Southern Places

It is not as if Kettle Creek Battleground will soon disappear. Land generally does not vanish unless an ocean swallows it or developers cement over it. It is unlikely an ocean will rise high enough to swallow the site where a militia force of Patriots defeated and scattered a Loyalist militia force on Valentine’s Day, 1779, outside Washington, Ga., nor will commercial development threaten the backwoods battlefield in the near future. However, like any battleground that defines American heritage, we must recognize its worth and maintain its grounds.

Allen Howard NSCAR members are, from left, on front: Anna Ford of Stone Mountain and Walker Chewning, Jr. of Lawrenceville. On the second row are Daniel Ford of Stone Mountain and Z Staehling of Suwanee. The third row consists of Sarah Doner of Lawrenceville, Marianne and Levi Woodard of Suwanee and Adam Doner of Lawrenceville. The back row includes Patriotic Education Senior Chair Patsy Reynolds of Cumming and Senior President Vanessa Watkins of Buford.

As a native Georgian, even I knew nothing about Kettle Creek. I often ignored the marker on the side of the freeway. The Revolutionary War seemed too distant to care about. But an important Patriot victory Kettle Creek was. It confirmed the inability of British forces to hold the interior of Georgia or shield a large number of Loyalist recruits outside immediate British protection.

I learned these details when I joined the Philadelphia Winn Chapter of the National Society Daughters of the American Revolution of Lawrenceville, which is one of several organizations that donate to the preservation of Kettle Creek. Out of curiosity, my husband and I stopped by the site when returning from vacation in June.

We drove down a largely deserted road that ran about seven miles. Then we turned onto a short one-lane road that led us deep into the woods. “War Hill” stood before us. On top lay pristine graves of Patriots who fought in the battle. The tranquility of the woods struck me as I noted the monument commemorating the event. I found it hard to believe that men had fought a frenzied battle for freedom in such a peaceful place. Birdsong filled the air instead of musket fire. Surely, the dead rest soundly in such a soothing forest.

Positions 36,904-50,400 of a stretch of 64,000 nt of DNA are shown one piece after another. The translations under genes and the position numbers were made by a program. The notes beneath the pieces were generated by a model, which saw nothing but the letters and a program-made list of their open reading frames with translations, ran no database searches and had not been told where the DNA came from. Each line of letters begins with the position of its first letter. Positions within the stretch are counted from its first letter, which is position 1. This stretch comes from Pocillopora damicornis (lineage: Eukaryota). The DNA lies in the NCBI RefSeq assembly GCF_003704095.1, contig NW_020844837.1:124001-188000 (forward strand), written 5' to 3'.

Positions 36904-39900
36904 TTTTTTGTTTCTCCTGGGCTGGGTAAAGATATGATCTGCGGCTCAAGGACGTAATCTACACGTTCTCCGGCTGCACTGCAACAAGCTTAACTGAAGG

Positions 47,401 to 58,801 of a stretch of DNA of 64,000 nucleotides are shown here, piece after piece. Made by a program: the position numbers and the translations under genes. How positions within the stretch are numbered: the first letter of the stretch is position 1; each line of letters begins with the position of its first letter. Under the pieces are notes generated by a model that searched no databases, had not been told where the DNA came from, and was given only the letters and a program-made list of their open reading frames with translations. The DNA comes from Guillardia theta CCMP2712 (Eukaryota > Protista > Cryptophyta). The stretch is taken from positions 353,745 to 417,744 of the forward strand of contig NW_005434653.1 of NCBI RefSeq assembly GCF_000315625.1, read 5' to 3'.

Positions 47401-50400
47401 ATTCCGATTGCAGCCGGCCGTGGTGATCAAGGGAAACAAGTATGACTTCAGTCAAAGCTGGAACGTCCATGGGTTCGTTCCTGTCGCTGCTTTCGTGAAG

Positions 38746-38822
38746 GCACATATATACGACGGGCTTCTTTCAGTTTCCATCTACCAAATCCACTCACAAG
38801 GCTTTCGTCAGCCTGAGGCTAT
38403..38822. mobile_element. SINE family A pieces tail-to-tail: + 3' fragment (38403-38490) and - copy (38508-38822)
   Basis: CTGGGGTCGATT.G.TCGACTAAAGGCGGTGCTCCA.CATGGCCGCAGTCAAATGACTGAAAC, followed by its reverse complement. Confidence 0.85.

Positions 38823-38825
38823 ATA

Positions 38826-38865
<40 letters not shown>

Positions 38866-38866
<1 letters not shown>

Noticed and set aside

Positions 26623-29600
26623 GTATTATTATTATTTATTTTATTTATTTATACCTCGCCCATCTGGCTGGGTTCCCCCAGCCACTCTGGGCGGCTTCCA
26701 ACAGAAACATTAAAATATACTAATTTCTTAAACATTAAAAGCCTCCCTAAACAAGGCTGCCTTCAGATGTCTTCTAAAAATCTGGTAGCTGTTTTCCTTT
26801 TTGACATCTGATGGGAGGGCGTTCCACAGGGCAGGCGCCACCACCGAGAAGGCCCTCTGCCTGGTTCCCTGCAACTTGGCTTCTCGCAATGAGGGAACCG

I asked myself, “What more does Kettle Creek need?” The answer came quickly — visitors. It needs visitors to learn about the war’s Southern Campaign. It needs visitors to see the role Georgia militias played. It needs visitors to recognize that Bunker Hill was not the only spot where Patriots spilled their blood for a new nation.

If we do not visit and maintain Kettle Creek, regardless of the markers, monument, and graves, we will forget the battle (as I feel we already have). As mentioned earlier, Kettle Creek has friends, among them the Allen Howard National Society Children of the American Revolution of Lawrenceville. These kids raise funds so one day perhaps a two-lane road may lead into the site. Kettle Creek needs restroom facilities where a bus load of tourists may freshen up. It needs a museum to illustrate and educate people on what happened there.

In other words, the Patriots who fought at Kettle Creek need us. At the very least, we owe them our gratitude.


Debbie Houston

I am a Gwinnett native, married, with two grown sons, Dustin and Jeff, and one papillon grand-dog named Dakota. I live in Lilburn, Ga., with my husband Eddie and our cockerpoo Nikki. I attended Mercer University in Atlanta and am retired from AT&T public relations. I am the media chair for the Philadelphia Winn Chapter National Society Daughters of the American Revolution in Lawrenceville. I enjoy writing, genealogy, and history. I love dogs and nature.